I have mentioned two or three or thirty times that I am not the only person in the development world who obsesses about how we could do our work better. Everyone has ideas; it’s a very common topic of conversation among people who work in this field. Most of us have the same ideas. So why don’t we ever get to act on them? There are a few reasons I can think of:

Donors don’t always know what they are doing. Government donors are usually democratic nations, which means in practice that foreign aid programs are often defined by legislatures with no real background in international development. So you end up with earmarks for pet ideas, rules forbidding useful practices like harm reduction, and an overall lack of direction. Private donors tend to go for exciting quick impact ideas like mobile health clinics and cash-for-work projects. Overall, complicated, unsexy ideas like health system strengthening may go unsupported.

Donors are politically motivated. I have seen health projects where the donor chose the pilot areas because of mysterious HQ calculus about the possibility of terrorism or political instability. Or take a look at how funding goes to Gaza and the West Bank. Donors have reasons for supporting international development funding that go way beyond supporting international development, and it can be hard to take that money and make it useful. Many (maybe most) organizations tend to try anyway.

Lack of time. There is a steady supply of new research on what works in international development. There is no steady supply of time in which to read that research and figure out how to apply it in practice. Some places have a technical team at headquarters to keep up with new research and recommend how to use it. That’s not as common you would think, though, because that kind of work counts as an overhead expense. High overheads make it hard to get grants and donations.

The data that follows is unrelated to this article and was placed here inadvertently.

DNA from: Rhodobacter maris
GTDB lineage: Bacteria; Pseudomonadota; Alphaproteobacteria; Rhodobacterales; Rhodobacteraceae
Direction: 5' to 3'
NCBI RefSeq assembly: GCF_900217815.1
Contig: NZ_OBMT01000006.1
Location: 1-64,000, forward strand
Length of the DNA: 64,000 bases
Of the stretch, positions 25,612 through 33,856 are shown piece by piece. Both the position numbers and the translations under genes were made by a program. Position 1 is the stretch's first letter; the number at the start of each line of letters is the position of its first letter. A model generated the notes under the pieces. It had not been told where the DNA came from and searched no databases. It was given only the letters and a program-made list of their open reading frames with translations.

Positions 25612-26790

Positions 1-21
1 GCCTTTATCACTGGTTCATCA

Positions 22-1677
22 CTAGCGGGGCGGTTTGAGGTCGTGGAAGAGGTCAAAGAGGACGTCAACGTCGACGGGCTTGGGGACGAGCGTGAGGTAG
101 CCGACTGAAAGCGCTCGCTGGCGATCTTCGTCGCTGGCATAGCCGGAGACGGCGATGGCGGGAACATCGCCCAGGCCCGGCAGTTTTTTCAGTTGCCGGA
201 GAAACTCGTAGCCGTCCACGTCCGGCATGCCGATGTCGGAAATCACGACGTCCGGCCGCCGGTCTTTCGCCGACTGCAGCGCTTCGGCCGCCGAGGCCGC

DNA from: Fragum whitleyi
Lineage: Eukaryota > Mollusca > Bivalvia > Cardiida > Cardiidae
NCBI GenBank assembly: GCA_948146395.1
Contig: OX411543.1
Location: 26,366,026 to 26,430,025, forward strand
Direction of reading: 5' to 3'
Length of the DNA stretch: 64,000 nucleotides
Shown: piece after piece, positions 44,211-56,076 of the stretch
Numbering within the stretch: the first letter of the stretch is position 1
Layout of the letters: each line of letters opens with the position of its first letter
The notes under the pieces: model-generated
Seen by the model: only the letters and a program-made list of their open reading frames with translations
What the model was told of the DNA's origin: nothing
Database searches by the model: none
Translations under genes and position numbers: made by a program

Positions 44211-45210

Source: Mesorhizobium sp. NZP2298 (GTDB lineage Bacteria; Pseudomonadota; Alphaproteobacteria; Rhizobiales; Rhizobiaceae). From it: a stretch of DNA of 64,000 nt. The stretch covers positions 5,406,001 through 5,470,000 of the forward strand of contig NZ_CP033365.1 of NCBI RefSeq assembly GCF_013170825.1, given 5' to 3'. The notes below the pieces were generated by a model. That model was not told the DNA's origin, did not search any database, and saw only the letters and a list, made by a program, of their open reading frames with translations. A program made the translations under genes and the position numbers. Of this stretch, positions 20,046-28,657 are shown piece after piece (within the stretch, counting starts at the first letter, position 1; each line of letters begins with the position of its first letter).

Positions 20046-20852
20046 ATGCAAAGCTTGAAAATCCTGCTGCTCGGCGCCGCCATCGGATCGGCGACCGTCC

Host country capacities. A good development program works with the host country government to build its skill set, so that impact will continue once the program is over. Sometimes that means obeying host country regulations that contradict best practices, or spending a year convincing a government to change its rules. For example, some countries in Sub-Saharan Africa were achingly slow to adopt community therapeutic feeding (plumpy’nut and other RUTFs) even when the data showed it was much more effective than older ways of treating malnutrition. It’s miserable being stuck in a project that could be doing far more than it is allowed to, but I think the alternative – setting up an aid system that is parallel to the government – or worse yet, contradictory – is worse in the long term.

Funding and evaluation cycles. It’s very hard to design a program that will have a long term impact and also start showing results in two years. It’s not impossible; I’ve worked for several projects that managed it. But it’s hard. It limits your options severely. And inexperienced or unskilled NGOs may just aim for quick results and worry about the long term later.

This is not an exhaustive list. It’s just off the top of my head. What am I missing?


Photo Credit: Iowa